Lyrics from “Ingenuo” (“Naive”), 1930s
Audio Version with Lyrics (Elizeth Cardoso)
I was naive when I believed in love
But at least I never gave in to pain
I cried my first sorrow
I cried it all out, so as not to cry anymore
And my heart became serene
Expelling the poison through my gaze
I tried to be as God commanded
Without taking revenge, because revenge has no value
And then, to also forgive he who errs
Is to be forgiven on Earth
Without having to plead forgiveness in heaven
I didn’t mean to resolve
I didn’t mean to refuse
But from a love in ruins, a force ends up
Taking over us
And then protecting
From the abysms that life plots
When time becomes the only evil
And lonesomeness starts to be fatal
I didn’t mean to reflect, no…
I didn’t mean to repress, no
I didn’t mean to fear…
Because against good, I’ve done nothing
And I only want, someday
To be happy, as I’m unhappy
— Interpretation —
In 1964, historian and musicologist Ary Vasconcellos wrote in his classic Panorama da Música Popular Brasileira,”If you have 15 volumes to talk about all Brazilian popular music, you can be sure that it’s too little. But if you have only enough space for one word, not everything is lost; write quickly: Pixinguinha.”
After all, Vasconcellos continued, “What other name, besides Pixinguinha — an instrumentalist, composer, orchestrator, conductor, and all this in brilliant form — could really better represent Brazilian popular music of all time?” Pixinguinha was not only wildly popular but also well-respected among “erudite” music critics of the era. He is also credited — — though controversially– with being one of the first to incorporate influences from jazz into Brazilian popular music.
(In the 1920s, Pixinguinha began to record with saxophone, rather than flute. As his hands began to tremble in the 1930s and 1940s, Pixinguinha switched permanently to saxophone. This move, along with the trumpet and trombone he incorporated in his arrangements, were attributed to influences from American jazz, in part since they came after an international music exposition in Rio de Janeiro in 1922 and Pixinguinha’s visit to Argentina from 1922-1923. These instruments were present in Brazilian music since the 19th century, though, so the influence of jazz in the instrument choice has been questioned.)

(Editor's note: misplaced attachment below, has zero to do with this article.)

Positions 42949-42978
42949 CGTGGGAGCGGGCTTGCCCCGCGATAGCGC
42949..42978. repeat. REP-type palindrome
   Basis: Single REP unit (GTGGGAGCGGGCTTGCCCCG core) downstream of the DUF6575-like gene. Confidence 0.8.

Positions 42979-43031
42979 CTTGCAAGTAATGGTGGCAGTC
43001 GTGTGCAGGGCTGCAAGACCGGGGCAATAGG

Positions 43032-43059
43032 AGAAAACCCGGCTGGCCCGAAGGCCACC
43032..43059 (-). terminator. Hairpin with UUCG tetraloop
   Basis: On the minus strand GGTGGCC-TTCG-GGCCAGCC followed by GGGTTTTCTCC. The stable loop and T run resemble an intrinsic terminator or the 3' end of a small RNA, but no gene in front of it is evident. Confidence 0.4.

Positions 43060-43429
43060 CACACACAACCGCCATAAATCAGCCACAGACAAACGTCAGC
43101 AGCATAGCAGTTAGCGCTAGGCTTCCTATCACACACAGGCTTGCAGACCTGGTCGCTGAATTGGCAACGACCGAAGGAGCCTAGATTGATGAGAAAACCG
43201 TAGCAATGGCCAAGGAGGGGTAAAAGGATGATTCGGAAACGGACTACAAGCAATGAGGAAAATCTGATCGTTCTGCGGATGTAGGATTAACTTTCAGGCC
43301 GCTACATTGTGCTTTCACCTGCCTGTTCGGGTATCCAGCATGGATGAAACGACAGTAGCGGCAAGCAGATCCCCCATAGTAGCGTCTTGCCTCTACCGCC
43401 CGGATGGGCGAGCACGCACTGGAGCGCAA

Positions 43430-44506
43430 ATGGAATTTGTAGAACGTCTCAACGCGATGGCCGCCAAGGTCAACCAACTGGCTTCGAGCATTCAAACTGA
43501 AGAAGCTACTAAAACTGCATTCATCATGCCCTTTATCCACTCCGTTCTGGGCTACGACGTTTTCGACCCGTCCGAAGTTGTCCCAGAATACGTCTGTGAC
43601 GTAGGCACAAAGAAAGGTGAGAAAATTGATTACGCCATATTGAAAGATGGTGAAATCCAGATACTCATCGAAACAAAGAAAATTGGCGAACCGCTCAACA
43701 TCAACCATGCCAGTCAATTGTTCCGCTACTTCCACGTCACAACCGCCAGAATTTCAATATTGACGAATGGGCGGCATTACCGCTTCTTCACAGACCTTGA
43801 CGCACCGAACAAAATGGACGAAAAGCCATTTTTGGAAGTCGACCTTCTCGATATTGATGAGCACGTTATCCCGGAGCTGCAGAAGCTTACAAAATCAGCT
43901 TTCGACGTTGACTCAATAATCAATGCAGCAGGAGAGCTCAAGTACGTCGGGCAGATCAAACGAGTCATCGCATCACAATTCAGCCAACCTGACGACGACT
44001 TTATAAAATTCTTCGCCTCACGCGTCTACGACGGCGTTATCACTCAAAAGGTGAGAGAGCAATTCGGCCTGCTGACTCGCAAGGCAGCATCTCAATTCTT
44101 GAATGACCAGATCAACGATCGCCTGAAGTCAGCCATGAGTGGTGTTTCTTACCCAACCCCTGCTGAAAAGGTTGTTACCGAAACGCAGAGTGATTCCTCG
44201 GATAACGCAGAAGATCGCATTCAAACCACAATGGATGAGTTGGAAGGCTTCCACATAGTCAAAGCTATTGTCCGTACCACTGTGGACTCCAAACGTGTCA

Pixinguinha was born Alfredo da Rocha Viana Jr. on April 23, 1897 (though the year is controversial because his birth certificate says 1898) in Rio de Janeiro. His father was a flute player who organized musical gatherings with well-known musicians in their family home. Pixinguinha took part, and by age 9 or 10 was already playing cavaquinho.
Though even Pixinguinha admitted uncertainty about the roots of his nickname, his family members confirm that it started out as Pizindim, meaning “good boy” in Afro-Brazilian dialect of the time. Late in life, Pixinguinha attributed the name to his “African grandmother,” but his sisters agreed that a cousin – Santa – had given him the nickname as a boy. Regardless of its origin, everyone agrees that the nickname was well-deserved: throughout his life, Pixinguinha maintained the reputation of “goodness personified,” and many friends or acquaintances referred to him as Saint Pixinguinha.
By 1911, Pixinguinha was already composing his first song — “Lata de Leite” (“Can of milk”), a choro about kids drinking milk taken from their neighbors’ doorsteps. Choro — considered the first truly Brazilian urban popular music — emerged around the turn of the century (1880 – 1920), as Brazilian musicians composed songs that fused European influences like polka and waltz with African and Afro-Brazilian rhythms and styles. The style started out being played in trios of flute, guitar and cavaquinho. In the years after he wrote “Lata de Leite”, Pixinguina went on to become perhaps the most important, influential, beloved and revered choro composer of all time. He began playing in bars and theaters around Rio de Janeiro in 1912; by 1915 his professional success as a composer was sealed and his career took off when the publishing house Carlos Wehrs released his “tango”, “Dominante.”
Those days, only songs following a particular three-part structure were classified as choro; the rest were most often classified as polka – quick or slow – or tango. Even Pixinguinha’s most well-known choro, “Carinhoso,” was originally identified as a “slow polka” by the composer since it didn’t follow the three-part model. In the late 1960s, Pixinguinha said if he were to classify the song again, he would call it a “slow choro.”
“Ingenuo” is credited as one of the first two-part choros, following a structure that would become frequent by the 1950s.
Sources for this post include Panorama da Música Popular Brasileira by Ary Vasconcelos (Livraria Martins Editora, 1964), p. 84 – 88, and Pixinguinha: Filho de Oxum Bexigueno by Marília T. Barboza da Silva and Arthur L. de Oliveira Filho (Gryphus, 1998), along with the documentary Pixinguinha: Nós Somos um Poema and “Tópicas na música popular brasileira: Uma análise semiótica do choro e da música instrumental” by Marina Beraldo Bastos (Univ. Estadual de Santa Catarina, 2008).
Post by Victoria Broadus